2. Of straw men and reality

The primary conundrum that bothers me about Carr's technically excellent work is that he ropes off as inadmissible what I consider the crucial questions about IT in contemporary use: How is it used, to what purpose, and advancing what goal?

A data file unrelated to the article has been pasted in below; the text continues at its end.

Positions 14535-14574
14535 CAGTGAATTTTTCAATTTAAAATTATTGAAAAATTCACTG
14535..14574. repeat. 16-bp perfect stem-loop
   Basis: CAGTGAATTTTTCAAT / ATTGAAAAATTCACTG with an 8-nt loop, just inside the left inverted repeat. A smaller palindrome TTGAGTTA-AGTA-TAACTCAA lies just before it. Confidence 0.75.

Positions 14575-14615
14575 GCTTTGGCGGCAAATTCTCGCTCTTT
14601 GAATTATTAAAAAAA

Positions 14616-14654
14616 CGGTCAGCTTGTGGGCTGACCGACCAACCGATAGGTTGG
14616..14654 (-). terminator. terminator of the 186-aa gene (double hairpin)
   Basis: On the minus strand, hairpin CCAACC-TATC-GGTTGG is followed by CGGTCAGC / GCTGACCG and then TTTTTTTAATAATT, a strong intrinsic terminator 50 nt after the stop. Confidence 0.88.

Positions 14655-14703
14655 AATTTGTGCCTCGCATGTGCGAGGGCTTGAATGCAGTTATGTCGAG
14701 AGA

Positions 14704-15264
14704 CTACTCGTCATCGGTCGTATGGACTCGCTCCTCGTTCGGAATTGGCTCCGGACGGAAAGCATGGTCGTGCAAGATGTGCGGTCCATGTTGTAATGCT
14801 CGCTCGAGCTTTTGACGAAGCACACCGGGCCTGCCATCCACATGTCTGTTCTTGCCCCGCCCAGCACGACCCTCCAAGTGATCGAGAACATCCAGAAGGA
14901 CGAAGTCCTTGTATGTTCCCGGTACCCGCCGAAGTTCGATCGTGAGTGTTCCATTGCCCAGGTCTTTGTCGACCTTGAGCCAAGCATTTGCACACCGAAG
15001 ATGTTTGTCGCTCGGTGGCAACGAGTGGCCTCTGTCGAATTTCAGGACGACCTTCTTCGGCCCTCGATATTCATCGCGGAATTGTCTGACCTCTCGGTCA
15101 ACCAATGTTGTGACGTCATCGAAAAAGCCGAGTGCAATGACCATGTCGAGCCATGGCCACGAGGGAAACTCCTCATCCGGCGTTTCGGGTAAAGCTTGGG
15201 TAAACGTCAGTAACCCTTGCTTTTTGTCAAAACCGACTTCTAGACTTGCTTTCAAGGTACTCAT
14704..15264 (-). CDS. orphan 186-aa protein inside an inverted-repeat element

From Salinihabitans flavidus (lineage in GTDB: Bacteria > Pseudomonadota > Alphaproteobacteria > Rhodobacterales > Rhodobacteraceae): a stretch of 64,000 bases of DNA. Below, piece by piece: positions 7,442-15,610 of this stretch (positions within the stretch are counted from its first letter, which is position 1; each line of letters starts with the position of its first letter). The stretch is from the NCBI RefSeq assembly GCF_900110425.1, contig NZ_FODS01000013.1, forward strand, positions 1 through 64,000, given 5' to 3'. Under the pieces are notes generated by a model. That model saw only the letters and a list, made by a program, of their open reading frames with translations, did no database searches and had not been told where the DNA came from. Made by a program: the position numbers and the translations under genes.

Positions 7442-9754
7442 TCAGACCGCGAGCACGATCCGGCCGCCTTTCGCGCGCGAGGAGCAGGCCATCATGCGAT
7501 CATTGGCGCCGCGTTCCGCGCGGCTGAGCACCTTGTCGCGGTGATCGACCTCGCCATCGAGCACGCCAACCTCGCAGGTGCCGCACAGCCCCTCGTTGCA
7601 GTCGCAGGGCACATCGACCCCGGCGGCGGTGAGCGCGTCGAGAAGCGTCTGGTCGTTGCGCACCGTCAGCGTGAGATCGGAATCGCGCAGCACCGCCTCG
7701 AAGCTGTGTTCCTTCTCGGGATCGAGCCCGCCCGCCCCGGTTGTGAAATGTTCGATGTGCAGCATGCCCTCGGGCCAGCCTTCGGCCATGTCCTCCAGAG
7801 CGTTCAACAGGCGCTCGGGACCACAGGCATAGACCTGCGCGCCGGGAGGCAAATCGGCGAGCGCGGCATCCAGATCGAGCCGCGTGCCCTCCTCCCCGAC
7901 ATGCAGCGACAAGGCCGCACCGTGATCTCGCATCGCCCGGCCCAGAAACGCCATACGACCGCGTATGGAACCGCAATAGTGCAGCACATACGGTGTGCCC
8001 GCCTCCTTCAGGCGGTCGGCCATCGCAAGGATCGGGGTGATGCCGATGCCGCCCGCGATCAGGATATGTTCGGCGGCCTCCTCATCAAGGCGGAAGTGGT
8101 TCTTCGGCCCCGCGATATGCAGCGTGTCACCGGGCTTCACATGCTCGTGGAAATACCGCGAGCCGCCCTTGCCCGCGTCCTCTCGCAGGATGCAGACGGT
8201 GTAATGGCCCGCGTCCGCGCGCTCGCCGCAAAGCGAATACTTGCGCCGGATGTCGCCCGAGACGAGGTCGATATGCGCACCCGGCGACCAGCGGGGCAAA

If we are limited to discussing technology qua technology, he can win his argument, but it is an empty victory. It is not (ever, I imagine) the technology itself that accounts for success. The mail-order sales that led Sears, Roebuck to success in the late 19th century and well into the 20th was not based in technology alone but in the match between available technology and a business strategy. Carr studies Wal-Mart and Dell, going to lengths to demonstrate that IT alone is not responsible for their success and growth. Neither, he points out, uses particular cutting-edge technology, but although he admits that both have successfully matched technology and strategy, he seems to have a blind spot for the significance of that observation. Or, rather, he can incorporate that admission only by reverting to the extreme narrowness of his prefatory focus: information technology only as technology, and not its uses. He quotes Joan Magretta's book: "Michael Dell's really powerful insights haven't been technological ones. They've been business insights." Wal-Mart and Dell both succeed in no small measure because they match technology to their business insights. Wal-Mart gains awesome control over inventory and supplier relations. Dell, like, not only achieves internal efficiency but empowers the consumer, making him or her not only do the work order clerks formerly had to handle but also making the experience seem enjoyable.